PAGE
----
# Heat capacity and specific heat capacity

Reference: Daniel V. Schroeder, An Introduction to Thermal Physics, (Addison-Wesley, 2000) – Problem 1.41.

The heat capacity ${C}$ of a sample of matter is the amount of heat that must be added to raise the temperature of the sample by 1 K. As a rule, the heat capacity depends on all the state quantities (pressure, volume and temperature) as well as on the method by which it is measured (is pressure or volume held constant). The general definition is

$\displaystyle C\equiv\frac{Q}{\Delta T} \ \ \ \ \ (1)$

where ${Q}$ is the heat added and ${\Delta T}$ is the resulting temperature change. It’s important to note that ${C}$ is defined by considering only the heat which flows into the substance (recall that heat is defined to be energy flow due to temperature difference only), so we can’t use the change in thermal energy ${\Delta U}$ on its own to calculate ${C}$; we must also know how much work ${W}$ is done on the substance in order to isolate ${Q}$:

$\displaystyle C=\frac{\Delta U-W}{\Delta T} \ \ \ \ \ (2)$

The total heat capacity of a sample therefore depends on how much matter is in the sample, so it’s not a property of a particular substance in general (such as melting point). We can, however, define the specific heat capacity, which is the heat capacity per unit mass:

$\displaystyle c\equiv\frac{C}{m} \ \ \ \ \ (3)$

[Note that ${c}$ here is not the speed of light! As I’ve been posting a lot of relativity and electrodynamics recently, this post requires a bit of a phase change in your way of thinking.]

The calorie is the amount of heat required to raise the temperature of 1 gram of water by 1 K. This fact suggests a method of measuring the heat capacity of some substances, at least in the temperature range of liquid water. For example, if we take a chunk of metal with a mass of 100 grams, we can drop it in boiling water long enough for its temperature to become ${100^{\circ}\mbox{ C}}$. We can then transfer it quickly (so as not to lose any heat in the transfer) to a styrofoam cup (styrofoam has a very low heat capacity itself so serves as a good thermal insulator) containing 250 g of water at ${20^{\circ}\mbox{ C}}$, and seal the cup with a styrofoam lid. We can wait a few minutes to let the metal come into thermal equilibrium with the water, and then measure the temperature of the water. Suppose this is measured as ${24^{\circ}\mbox{ C}}$.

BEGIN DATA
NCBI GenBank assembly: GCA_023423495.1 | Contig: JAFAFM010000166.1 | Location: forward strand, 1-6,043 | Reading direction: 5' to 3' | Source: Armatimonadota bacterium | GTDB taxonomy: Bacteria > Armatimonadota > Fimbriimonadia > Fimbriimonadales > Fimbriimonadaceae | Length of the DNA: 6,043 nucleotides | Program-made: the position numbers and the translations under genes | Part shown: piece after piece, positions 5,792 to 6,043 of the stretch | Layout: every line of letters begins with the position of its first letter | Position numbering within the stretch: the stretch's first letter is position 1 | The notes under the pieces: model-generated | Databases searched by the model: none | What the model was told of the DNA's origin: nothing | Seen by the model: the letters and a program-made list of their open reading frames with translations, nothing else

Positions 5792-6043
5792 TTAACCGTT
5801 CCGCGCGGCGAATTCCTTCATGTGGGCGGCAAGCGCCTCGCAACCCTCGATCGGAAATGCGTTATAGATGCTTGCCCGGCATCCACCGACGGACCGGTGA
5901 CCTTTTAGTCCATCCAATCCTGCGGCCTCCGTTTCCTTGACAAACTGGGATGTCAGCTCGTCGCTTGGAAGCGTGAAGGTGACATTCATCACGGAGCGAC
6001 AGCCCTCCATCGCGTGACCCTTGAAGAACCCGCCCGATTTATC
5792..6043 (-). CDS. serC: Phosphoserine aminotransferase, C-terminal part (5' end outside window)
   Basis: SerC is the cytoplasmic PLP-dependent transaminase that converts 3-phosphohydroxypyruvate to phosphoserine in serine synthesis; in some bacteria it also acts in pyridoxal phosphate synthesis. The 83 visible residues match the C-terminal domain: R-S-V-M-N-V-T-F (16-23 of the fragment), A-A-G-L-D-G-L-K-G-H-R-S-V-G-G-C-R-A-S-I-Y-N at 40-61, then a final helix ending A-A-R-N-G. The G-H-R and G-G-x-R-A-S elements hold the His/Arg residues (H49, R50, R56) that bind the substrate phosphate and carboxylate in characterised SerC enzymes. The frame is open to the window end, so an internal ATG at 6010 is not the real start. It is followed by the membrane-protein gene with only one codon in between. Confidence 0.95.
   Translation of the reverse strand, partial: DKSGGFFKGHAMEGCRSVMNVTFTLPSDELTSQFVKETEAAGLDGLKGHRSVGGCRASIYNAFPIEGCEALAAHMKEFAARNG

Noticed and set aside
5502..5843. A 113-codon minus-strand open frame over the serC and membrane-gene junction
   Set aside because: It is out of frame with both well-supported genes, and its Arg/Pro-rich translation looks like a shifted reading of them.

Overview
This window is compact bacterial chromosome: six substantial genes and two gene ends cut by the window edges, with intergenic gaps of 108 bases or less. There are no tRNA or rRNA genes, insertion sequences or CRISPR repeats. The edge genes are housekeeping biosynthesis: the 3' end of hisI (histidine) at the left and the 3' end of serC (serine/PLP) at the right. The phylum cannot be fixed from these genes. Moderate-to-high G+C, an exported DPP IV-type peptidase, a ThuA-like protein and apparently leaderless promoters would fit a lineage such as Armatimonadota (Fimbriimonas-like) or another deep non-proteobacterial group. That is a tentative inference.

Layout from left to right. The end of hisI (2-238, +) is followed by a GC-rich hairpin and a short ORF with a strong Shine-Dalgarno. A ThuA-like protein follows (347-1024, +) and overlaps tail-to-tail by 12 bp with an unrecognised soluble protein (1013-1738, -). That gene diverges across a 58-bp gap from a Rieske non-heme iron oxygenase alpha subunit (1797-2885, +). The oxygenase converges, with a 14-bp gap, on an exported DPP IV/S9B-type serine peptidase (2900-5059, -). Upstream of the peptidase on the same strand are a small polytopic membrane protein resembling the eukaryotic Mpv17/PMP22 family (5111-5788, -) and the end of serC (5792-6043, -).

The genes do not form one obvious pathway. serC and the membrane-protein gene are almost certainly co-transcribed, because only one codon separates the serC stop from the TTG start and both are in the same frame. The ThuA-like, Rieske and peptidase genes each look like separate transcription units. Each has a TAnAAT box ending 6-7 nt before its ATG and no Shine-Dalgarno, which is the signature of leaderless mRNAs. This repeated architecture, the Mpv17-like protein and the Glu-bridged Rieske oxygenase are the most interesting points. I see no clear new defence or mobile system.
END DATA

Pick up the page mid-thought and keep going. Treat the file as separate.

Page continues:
The whole process involves heat transfer only, as the only transfer of energy that occurs is due to temperature differences between the metal and, first, the boiling water and, second, the water in the cup. Thus all temperature changes are due to ${Q}$ on its own.

The water in the cup absorbs heat ${Q}$ from the hot metal:

 $\displaystyle Q$ $\displaystyle =$ $\displaystyle C_{w}\Delta T\ \ \ \ \ (4)$ $\displaystyle$ $\displaystyle =$ $\displaystyle 250\mbox{ g}\times1\mbox{ cal g}^{-1}\mbox{K}^{-1}\times4\mbox{ K}\ \ \ \ \ (5)$ $\displaystyle$ $\displaystyle =$ $\displaystyle 1000\mbox{ cal} \ \ \ \ \ (6)$

Therefore the heat lost by the metal is ${-1000\mbox{ cal}}$. The heat capacity ${C_{m}}$ of the metal is found by using ${\Delta T=24-100=-76\mbox{ K}}$:

$\displaystyle C_{m}=\frac{Q}{\Delta T}=\frac{-1000}{-76}=13.16\mbox{ cal K}^{-1} \ \ \ \ \ (7)$

The specific heat capacity of the metal is

$\displaystyle c_{m}=\frac{C_{m}}{m}=\frac{13.16}{100}=0.1316\mbox{ cal g}^{-1}\mbox{K}^{-1}=0.55\mbox{ J g}^{-1}\mbox{K}^{-1} \ \ \ \ \ (8)$

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